Table 2: Example of Table with Modified Parameters

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    More Labeling Guidelines WORD

    • Label both axes. These labels are NOT optional.

    • Create a title (or a title and a caption) that draws attention to significant aspects of the graphic.

      • Give significant details either on the figure itself or in parentheses (or smaller type) after the title/caption.

        • Significant details could be experimental details (such as time of day readings taken) or source information.

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    Integrate WORD graphics with your text.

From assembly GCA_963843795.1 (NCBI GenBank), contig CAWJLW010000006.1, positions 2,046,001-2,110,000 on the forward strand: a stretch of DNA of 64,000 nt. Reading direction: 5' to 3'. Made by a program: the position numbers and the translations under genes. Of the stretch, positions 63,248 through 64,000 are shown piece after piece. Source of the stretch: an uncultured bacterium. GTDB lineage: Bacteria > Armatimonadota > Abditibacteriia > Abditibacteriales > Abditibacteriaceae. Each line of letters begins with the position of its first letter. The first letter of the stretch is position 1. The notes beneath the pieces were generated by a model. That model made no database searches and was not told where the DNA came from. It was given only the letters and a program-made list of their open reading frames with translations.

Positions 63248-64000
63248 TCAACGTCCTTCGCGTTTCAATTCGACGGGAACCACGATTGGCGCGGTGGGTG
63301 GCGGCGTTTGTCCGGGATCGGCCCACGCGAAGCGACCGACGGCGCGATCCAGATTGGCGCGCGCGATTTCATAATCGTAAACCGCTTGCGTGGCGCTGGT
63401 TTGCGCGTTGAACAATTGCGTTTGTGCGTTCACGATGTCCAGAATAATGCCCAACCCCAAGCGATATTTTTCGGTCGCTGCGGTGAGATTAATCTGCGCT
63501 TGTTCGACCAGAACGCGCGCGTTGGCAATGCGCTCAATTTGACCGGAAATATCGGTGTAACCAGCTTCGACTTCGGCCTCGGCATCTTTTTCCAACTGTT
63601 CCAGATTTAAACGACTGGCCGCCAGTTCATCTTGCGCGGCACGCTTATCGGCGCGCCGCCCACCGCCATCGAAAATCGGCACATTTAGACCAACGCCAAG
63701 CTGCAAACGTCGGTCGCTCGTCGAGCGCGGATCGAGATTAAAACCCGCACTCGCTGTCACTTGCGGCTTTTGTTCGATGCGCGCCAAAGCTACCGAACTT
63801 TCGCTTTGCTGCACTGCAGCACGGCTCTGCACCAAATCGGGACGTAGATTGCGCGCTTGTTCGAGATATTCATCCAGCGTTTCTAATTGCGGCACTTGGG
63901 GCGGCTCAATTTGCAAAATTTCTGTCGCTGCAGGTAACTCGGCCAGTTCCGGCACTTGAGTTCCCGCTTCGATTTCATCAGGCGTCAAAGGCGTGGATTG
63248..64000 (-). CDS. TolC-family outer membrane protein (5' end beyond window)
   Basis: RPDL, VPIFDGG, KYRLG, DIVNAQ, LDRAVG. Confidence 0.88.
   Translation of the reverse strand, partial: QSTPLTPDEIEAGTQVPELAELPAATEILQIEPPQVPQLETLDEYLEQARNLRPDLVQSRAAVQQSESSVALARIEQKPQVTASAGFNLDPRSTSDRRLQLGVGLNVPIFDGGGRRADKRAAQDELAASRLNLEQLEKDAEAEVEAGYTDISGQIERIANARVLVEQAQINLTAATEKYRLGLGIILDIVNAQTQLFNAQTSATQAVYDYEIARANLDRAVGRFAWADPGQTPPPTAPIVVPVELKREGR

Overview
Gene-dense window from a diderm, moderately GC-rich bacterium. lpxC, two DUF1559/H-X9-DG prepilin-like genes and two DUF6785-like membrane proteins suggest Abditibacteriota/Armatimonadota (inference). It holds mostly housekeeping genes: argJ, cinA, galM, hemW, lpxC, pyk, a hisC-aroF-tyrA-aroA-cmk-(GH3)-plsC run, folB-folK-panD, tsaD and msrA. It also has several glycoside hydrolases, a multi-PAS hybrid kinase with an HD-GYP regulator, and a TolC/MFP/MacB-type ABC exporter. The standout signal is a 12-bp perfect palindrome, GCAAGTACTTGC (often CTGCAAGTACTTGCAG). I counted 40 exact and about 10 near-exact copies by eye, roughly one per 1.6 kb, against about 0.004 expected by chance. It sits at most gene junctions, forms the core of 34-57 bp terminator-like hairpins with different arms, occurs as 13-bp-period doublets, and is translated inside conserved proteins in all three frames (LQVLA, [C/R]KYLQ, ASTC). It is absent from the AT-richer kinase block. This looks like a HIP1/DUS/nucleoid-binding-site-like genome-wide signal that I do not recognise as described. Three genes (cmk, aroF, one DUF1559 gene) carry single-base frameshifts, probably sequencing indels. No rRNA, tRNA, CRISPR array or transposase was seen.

• In the body of the document, make sure you do the following:

      • Describe everything graphed. For tables, explain column headings, at least.

      • Draw attention to important features of data. Try to include them in title too.

      • Describe conclusions drawn from the data. What’s significant about those data or findings?

    • Place graphic close to its discussion.

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    Coefficient of Thermal Expansion/Shrinkage WORD

    A low coefficient of thermal expansion indicates that the material will have minimal change in length given temperature fluctuations. Thermal coefficients for the patching materials are summarized in Table 4; as can be seen, FRP overlay has the lowest.